Tristan Wiley thought Hunter Herring was ignoring his phone calls.
For an estimated week, Wiley tried to get in contact with his former Ouachita Christian teammate after the news broke in late December that Herring was transferring from the University of Louisiana-Lafayette to become a ULM Warhawk.
“He finally got ahold of me and said, ‘You been ignoring my calls or what?’ And I said, ‘Man, I’ve been in the Bahamas,’” Herring said, laughing. “He asked me when I was starting at ULM, and I told him the (Jan.) 11th. He said, ‘OK, same.’ I was like, 'Wait, are you serious?'”
Terry Bowden knows the value of recruiting local talent to his ULM football team, but adding players for the sake of proximity isn’t enough. The talent pool is rich in Northeast Louisiana, sure, but Bowden believes it’s arguably even more crucial to hit when offering scholarships to local talent.
"You don't want to sign the local quarterback if he's not good enough to help you win,” said Bowden in a recent interview with The Morning Drive with Aaron and Jake. “If you don't sign him, people will get mad at you for six months. If you do sign him and he sits the bench, they get mad at you for four years."
NELA football fans might agree that Bowden and ULM have potential impact players in former OCS stars Herring and Wiley.
After the 2019 football season, Herring captured the Class 1A Offensive MVP. With his 6’4”, 200-pound frame, Herring became the first quarterback in OCS history to pass and rush for more than 1,000 yards in the same season, while accounting for 52 total touchdowns. He was also a two-time Ouachita Citizen Offensive Player of the Year Award winner.
Herring averaged a rushing touchdown per every fifth carry of his 2020 football season, and he capped his career by connecting with Wiley for a Division IV/Class 1A State Championship Game record 13 times in a 62-41 loss against Calvary Baptist. Wiley also had 218 receiving yards and two scores in that game, as well.
Could that be a preview of what’s to come at ULM? Herring wouldn’t mind tossing touchdowns to his old teammate again in the near future, and whether that happens or not, Herring believes their return home has fans in the community excited.
“Yes, 100 percent. I think the biggest thing for ULM would be to try and get the community back into it,” Herring said. “When you bring in these local guys who can make a difference, that’s going to be the biggest thing. I know when I committed, I kept hearing from a lot of people saying, ‘Oh yeah, we’re going to have to catch a game.’”
Herring left OCS ranked as the 47th best dual threat quarterback in the country by 247 Sports, but he didn’t get to see the field the last two seasons. Herring sat behind Levi Lewis his freshman year, as Lewis led the Cajuns to a 13-1 overall record. Then in 2022, Herring had surgery on his groin in April, which forced him to miss spring, summer and fall camp.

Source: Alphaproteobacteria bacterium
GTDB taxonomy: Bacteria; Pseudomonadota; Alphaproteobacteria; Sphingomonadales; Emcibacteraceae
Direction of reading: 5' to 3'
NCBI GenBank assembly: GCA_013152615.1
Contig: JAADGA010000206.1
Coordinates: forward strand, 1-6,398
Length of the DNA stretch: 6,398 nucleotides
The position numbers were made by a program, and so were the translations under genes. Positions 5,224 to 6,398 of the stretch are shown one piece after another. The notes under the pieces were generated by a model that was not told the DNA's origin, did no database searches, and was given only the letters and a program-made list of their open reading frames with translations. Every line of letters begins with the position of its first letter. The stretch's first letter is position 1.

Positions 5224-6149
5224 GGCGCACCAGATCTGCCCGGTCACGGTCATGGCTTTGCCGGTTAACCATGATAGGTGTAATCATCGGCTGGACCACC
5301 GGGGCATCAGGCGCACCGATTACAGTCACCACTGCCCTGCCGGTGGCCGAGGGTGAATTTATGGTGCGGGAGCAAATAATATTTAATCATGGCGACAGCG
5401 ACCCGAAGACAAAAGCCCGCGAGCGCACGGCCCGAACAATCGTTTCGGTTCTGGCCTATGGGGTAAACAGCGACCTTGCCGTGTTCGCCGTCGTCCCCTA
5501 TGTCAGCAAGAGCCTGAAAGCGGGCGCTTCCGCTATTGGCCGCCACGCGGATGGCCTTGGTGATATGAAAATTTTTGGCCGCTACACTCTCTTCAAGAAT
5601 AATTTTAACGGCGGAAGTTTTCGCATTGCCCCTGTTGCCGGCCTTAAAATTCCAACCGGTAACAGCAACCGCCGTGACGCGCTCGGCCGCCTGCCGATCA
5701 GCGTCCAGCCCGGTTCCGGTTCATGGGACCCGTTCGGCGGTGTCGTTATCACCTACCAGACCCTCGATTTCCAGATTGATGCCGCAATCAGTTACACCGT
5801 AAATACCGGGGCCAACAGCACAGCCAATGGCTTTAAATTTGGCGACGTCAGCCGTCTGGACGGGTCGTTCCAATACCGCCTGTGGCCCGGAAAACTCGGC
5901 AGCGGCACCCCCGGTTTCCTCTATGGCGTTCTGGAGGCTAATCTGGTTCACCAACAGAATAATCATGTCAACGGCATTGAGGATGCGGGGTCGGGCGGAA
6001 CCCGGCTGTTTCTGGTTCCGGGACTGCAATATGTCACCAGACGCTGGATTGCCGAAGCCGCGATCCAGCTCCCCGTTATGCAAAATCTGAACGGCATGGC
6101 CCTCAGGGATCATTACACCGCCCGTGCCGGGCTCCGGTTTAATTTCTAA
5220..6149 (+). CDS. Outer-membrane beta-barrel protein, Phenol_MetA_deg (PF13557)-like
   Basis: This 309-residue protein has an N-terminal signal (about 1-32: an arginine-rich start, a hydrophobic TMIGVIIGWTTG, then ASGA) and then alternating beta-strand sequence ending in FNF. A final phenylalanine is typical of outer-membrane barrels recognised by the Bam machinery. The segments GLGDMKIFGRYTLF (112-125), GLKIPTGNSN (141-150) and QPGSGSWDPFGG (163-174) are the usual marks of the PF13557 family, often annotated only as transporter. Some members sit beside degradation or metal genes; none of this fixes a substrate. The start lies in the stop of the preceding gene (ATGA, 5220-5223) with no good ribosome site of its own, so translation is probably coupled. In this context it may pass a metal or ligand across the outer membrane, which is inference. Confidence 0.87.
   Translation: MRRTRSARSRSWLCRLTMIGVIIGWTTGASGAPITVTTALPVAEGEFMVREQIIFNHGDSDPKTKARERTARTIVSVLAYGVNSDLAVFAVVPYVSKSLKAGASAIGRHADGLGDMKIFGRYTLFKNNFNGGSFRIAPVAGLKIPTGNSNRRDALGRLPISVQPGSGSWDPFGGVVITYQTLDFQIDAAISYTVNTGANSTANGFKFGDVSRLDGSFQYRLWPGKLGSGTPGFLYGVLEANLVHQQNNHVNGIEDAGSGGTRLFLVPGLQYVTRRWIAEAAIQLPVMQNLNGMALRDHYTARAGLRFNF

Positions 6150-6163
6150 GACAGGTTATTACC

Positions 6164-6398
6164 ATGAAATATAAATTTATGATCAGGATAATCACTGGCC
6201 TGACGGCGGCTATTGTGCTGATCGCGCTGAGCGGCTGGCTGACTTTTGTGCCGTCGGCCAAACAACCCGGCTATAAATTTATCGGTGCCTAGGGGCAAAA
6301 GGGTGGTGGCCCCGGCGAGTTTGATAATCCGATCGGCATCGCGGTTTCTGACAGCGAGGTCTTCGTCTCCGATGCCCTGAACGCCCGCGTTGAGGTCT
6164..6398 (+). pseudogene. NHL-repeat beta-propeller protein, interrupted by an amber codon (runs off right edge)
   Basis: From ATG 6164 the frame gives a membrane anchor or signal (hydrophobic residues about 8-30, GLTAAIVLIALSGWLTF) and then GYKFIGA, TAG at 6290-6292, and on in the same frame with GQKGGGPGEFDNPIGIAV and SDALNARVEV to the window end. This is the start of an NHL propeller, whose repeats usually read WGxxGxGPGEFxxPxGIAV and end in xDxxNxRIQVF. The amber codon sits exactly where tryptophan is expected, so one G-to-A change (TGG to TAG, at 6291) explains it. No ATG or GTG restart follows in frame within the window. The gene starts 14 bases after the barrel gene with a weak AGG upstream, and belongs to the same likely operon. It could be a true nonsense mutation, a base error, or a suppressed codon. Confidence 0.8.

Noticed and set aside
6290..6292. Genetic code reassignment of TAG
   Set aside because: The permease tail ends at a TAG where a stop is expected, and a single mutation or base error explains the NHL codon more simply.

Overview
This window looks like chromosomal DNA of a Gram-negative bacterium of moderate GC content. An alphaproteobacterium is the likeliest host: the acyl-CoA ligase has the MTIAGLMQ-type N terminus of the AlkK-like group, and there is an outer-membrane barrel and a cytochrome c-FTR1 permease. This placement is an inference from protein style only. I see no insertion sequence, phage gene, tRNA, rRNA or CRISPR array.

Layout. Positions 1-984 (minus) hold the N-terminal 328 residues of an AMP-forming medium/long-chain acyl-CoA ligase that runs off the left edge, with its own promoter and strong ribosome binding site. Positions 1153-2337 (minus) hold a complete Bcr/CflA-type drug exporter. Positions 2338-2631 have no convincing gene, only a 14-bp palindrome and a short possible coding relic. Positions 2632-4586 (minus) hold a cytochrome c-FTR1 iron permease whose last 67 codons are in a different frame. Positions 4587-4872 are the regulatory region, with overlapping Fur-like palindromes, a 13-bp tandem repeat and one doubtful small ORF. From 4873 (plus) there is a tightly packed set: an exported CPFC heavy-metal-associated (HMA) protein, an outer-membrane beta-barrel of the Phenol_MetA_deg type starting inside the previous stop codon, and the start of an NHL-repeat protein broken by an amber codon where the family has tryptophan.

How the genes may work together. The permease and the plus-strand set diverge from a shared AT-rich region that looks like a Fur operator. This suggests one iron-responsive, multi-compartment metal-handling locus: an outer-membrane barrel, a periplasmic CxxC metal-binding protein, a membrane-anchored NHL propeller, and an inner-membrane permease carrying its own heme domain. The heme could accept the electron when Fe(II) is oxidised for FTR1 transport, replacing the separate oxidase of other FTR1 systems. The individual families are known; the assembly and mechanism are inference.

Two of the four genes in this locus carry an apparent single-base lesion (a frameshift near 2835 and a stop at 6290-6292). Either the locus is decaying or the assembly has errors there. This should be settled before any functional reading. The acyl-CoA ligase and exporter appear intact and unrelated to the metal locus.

“If you miss camp, you’re really not going to get a chance to play,” Herring said. “It was pretty humbling. So the last two years were pretty frustrating, but I have a bunch of people in my corner. I have a bunch of people pulling for me. I want to prove everybody right, but more importantly, I want to prove myself right."
Because of a relationship previously established with ULM offensive coordinator Matt Kubik, Herring saw an opportunity for a fresh start.
“I thought about transferring, so I talked to him,” Herring said. “He recruited me at ULM and then took the job at Southern Miss and offered me at both places. Sure enough when he came back to ULM, I thought, ‘Man, I want to come back home.’ It made it full circle. I’m happy to be back with my people.”
OCS’ former quarterback heads to ULM with a chip on his shoulder, while the Eagles’ former All-State wide receiver journeys back to Monroe after getting a taste of military life on campus and an offense that featured the triple option.
Wiley signed to play football at Air Force in 2021 after finishing his career second in school history in receiving yards (2,997), catches (138) and receiving touchdowns (35). Though Wiley admits life at Air Force was rigorous, structured and downright difficult, Wiley said he didn’t hate going there. But he also loved the idea of playing football in Monroe again. So he threw out a feeler to ULM receivers coach John Carr during the holiday break.
“When we talked, it was kind of like, ‘Yeah, there’s some interest there. Let me get back to you,’” Wiley recalled. “He called (OCS) Coach (Steven) Fitzhugh and a couple other couches and called me back. I met with him and Coach Kubik, and they offered me the full ride. I was like, ‘Shoot, I can’t ask for more than that.’ I had full intentions of staying at Air Force for the rest of this year, but then they offered me like that. I want to be a part of spring football.”
During his time at Air Force, Wiley played for the Air Force Academy Preparatory School, where he grew in his physicality and blocking on the edge. He hopes to bring that at ULM, and it goes without saying, Wiley hopes to see the ball in the air more in a spread offense.
“I love the offense (ULM) runs. I’m excited about it,” Wiley said.
Herring mentioned it all coming full circle for his football journey, and Wiley agreed with that. In fact, Wiley recalled conversations in high school when the two standout Eagle players were being recruited.
“We wanted to play with each other. UL actually showed interest in me at the time, and we thought it would be awesome to play on the same time,” Wiley said. “We played on two separate colleges and now here we are back on the same team.”